Philosophical Conventions Underlying the Methodology in the Structural Connection amid Writing Approach and Writing Accomplishment in the initial and third Ranking Scholars
Steve Graham et al. (2017) article focuses on the cognitive aspects of literacy work and evaluation of how motivation affects writing in particular. As a result, this paper provides the ontological and epistemological analysis of the methodology used in the article.
The initial model comprises a trail from inscription attitude to writing accomplishment while the third model consists of the two paths from the inscription approach to writing accomplishment and the reverse. The analysis methodology used in the article is Structural Equation Modeling (SEM) (Ekholm et al. 2015). Just as the epistemological argument encompasses the derivation of knowledge from the association of the learner and the mental strengths, the SEM methodology measures the ability of the student’s minds to create an attitude towards writing. Based on the article, the examiner seeks to know how the learner and other kids think about writing, as a measure of developing attitude (Kalayci & Humiston, 2015). The reason for such a question is to test the idea of the student towards writing skills.
Similarly, based on the WIAT-2 methodology, students are trained on writing the alphabet, fluency of words, sentence structures, essays and paraphrasing (Graham, 2007). Indeed, the approach is ontological for it seeks to offer a concrete understanding of the writing basics. Students are required to write compositions and graded based on the length of writing, use of vocabularies and the prose. The freedom opens up the students thinking and application of their cognitive abilities, which philosophers support as the aids in teaching literacy skills.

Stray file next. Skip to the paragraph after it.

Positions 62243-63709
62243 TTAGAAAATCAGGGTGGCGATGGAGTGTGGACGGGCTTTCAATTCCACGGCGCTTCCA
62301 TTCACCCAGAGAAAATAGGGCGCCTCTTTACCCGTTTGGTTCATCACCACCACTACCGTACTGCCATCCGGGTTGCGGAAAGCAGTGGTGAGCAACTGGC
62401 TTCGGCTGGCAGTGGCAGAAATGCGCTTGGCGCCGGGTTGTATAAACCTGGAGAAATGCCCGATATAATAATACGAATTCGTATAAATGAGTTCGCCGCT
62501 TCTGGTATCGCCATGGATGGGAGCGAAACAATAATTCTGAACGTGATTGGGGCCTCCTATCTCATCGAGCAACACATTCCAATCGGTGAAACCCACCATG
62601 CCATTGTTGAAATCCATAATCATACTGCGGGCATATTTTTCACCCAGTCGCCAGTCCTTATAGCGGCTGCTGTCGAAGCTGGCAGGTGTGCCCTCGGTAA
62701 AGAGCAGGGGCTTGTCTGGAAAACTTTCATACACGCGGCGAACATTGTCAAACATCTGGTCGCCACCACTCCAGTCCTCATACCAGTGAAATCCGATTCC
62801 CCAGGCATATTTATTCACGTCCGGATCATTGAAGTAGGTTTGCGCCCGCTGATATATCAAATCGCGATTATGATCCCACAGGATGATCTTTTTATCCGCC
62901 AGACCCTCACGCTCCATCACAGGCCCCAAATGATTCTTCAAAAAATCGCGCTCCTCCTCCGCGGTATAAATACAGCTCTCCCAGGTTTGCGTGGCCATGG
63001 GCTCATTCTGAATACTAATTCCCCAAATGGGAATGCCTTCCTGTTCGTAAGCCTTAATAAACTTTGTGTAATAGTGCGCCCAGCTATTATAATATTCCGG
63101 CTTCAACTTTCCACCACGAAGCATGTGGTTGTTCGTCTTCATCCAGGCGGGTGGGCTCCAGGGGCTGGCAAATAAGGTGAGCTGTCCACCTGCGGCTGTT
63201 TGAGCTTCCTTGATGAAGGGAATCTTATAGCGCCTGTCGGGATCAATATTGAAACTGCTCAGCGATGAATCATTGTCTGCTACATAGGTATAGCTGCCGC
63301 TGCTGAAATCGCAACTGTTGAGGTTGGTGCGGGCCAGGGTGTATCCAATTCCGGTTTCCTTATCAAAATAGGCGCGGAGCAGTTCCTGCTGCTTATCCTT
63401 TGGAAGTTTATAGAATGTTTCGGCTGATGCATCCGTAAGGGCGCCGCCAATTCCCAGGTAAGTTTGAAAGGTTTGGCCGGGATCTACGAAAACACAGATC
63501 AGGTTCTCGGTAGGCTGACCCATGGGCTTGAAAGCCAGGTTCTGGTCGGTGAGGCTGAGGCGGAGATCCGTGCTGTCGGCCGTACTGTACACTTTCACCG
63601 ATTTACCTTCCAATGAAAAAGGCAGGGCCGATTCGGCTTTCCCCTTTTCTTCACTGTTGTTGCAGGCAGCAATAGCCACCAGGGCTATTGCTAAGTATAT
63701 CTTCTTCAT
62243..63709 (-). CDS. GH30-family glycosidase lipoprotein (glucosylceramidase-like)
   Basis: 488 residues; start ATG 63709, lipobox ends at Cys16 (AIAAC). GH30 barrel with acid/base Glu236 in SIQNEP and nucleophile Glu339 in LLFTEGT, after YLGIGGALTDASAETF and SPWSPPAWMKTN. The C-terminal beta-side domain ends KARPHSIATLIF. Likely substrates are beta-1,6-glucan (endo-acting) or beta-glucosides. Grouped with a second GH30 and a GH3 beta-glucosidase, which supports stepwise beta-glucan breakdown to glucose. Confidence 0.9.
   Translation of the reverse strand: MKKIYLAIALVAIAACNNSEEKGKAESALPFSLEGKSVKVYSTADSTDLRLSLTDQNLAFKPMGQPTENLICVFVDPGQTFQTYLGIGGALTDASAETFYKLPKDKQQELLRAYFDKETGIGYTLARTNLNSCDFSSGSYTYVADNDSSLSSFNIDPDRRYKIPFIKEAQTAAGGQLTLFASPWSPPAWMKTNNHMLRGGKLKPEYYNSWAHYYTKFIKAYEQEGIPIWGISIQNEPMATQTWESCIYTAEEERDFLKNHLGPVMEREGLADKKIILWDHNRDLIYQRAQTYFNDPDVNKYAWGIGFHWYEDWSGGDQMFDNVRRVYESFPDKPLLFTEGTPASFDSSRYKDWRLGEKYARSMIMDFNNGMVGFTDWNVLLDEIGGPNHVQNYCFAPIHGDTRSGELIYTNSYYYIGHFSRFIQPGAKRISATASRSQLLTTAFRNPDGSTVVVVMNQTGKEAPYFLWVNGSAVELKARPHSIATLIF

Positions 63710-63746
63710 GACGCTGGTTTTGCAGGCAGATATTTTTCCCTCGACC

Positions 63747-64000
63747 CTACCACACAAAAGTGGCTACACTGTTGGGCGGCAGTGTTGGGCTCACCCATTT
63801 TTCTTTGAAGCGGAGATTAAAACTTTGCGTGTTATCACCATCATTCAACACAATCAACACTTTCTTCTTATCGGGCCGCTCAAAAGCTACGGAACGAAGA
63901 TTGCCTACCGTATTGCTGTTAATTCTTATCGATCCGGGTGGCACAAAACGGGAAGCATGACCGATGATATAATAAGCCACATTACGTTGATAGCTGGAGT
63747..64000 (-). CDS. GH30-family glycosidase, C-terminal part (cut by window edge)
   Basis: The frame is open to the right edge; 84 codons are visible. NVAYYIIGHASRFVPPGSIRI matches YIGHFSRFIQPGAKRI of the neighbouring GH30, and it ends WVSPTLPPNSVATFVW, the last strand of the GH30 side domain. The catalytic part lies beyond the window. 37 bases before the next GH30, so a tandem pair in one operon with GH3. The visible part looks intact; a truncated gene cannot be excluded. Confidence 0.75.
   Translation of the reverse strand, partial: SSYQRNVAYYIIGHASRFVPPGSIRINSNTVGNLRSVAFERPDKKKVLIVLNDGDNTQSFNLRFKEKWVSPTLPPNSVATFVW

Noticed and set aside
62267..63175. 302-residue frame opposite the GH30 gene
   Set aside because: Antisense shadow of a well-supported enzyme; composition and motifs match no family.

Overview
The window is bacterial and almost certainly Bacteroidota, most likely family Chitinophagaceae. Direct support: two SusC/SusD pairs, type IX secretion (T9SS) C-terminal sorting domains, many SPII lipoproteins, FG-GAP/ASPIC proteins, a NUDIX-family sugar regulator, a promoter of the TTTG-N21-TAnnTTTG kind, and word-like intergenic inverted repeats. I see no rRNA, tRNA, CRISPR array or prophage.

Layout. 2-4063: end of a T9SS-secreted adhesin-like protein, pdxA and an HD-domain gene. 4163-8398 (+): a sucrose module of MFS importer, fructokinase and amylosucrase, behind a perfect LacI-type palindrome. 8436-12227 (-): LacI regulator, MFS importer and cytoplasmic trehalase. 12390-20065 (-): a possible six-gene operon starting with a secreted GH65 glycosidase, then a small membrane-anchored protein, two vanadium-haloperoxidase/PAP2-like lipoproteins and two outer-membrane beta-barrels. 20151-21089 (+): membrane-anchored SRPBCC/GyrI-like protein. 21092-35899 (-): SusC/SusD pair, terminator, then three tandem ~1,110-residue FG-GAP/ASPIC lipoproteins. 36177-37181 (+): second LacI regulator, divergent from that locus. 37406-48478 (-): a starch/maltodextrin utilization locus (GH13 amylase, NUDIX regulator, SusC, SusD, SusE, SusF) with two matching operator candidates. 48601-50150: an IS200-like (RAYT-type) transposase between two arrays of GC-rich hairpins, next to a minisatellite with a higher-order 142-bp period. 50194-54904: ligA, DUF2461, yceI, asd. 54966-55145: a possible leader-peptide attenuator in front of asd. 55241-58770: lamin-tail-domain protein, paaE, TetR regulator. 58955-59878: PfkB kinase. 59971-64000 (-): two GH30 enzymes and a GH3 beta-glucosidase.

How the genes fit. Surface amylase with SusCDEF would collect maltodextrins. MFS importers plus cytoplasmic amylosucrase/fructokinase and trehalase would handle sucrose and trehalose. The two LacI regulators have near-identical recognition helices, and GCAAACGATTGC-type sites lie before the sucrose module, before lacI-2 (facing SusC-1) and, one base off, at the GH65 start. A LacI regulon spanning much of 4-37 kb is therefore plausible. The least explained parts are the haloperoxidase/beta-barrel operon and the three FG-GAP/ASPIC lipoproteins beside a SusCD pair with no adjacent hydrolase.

Ekholm, E., Zumbrunn, S., & Conklin, S. (2015). The relation of college student self-efficacy toward writing and writing self-regulation aptitude: corresponding feedback perceptions as a mediating variable. Teaching in Higher Education, 20(2), 197-207.
Graham, W. (2007). The Structural Relationship between Writing Attitude and Writing Achievement in First and Third Grade Students. Retrieved from https://eric.ed.gov/?id=EJ768347
Kalayci, S., & Humiston, K. R. (2015). Students’ attitudes towards collaborative tools in a virtual learning environment. Educational Process: International Journal, 4(1), 6.